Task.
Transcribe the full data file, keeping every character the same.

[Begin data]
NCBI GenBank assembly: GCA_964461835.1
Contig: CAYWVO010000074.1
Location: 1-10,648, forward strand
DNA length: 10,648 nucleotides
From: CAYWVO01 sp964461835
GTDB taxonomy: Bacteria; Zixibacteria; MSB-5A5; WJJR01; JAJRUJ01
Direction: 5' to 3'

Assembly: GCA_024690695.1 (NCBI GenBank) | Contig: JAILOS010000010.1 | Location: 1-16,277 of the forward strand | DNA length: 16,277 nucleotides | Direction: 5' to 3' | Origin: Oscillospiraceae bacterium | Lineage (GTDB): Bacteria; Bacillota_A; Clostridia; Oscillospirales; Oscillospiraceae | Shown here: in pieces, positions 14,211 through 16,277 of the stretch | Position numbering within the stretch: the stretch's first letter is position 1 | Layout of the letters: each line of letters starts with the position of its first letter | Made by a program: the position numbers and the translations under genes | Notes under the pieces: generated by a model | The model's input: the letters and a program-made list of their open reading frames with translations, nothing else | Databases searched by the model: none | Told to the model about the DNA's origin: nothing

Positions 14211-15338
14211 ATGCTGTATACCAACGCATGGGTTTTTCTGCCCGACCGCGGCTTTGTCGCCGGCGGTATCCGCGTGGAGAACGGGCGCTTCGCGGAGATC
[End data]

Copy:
NCBI GenBank assembly: GCA_964461835.1
Contig: CAYWVO010000074.1
Location: 1-10,648, forward strand
DNA length: 10,648 nucleotides
From: CAYWVO01 sp964461835
GTDB taxonomy: Bacteria; Zixibacteria; MSB-5A5; WJJR01; JAJRUJ01
Direction: 5' to 3'

Assembly: GCA_024690695.1 (NCBI GenBank) | Contig: JAILOS010000010.1 | Location: 1-16,277 of the forward strand | DNA length: 16,277 nucleotides | Direction: 5' to 3' | Origin: Oscillospiraceae bacterium | Lineage (GTDB): Bacteria; Bacillota_A; Clostridia; Oscillospirales; Oscillospiraceae | Shown here: in pieces, positions 14,211 through 16,277 of the stretch | Position numbering within the stretch: the stretch's first letter is position 1 | Layout of the letters: each line of letters starts with the position of its first letter | Made by a program: the position numbers and the translations under genes | Notes under the pieces: generated by a model | The model's input: the letters and a program-made list of their open reading frames with translations, nothing else | Databases searched by the model: none | Told to the model about the DNA's origin: nothing

Positions 14211-15338
14211 ATGCTGTATACCAACGCATGGGTTTTTCTGCCCGACCGCGGCTTTGTCGCCGGCGGTATCCGCGTGGAGAACGGGCGCTTCGCGGAGATC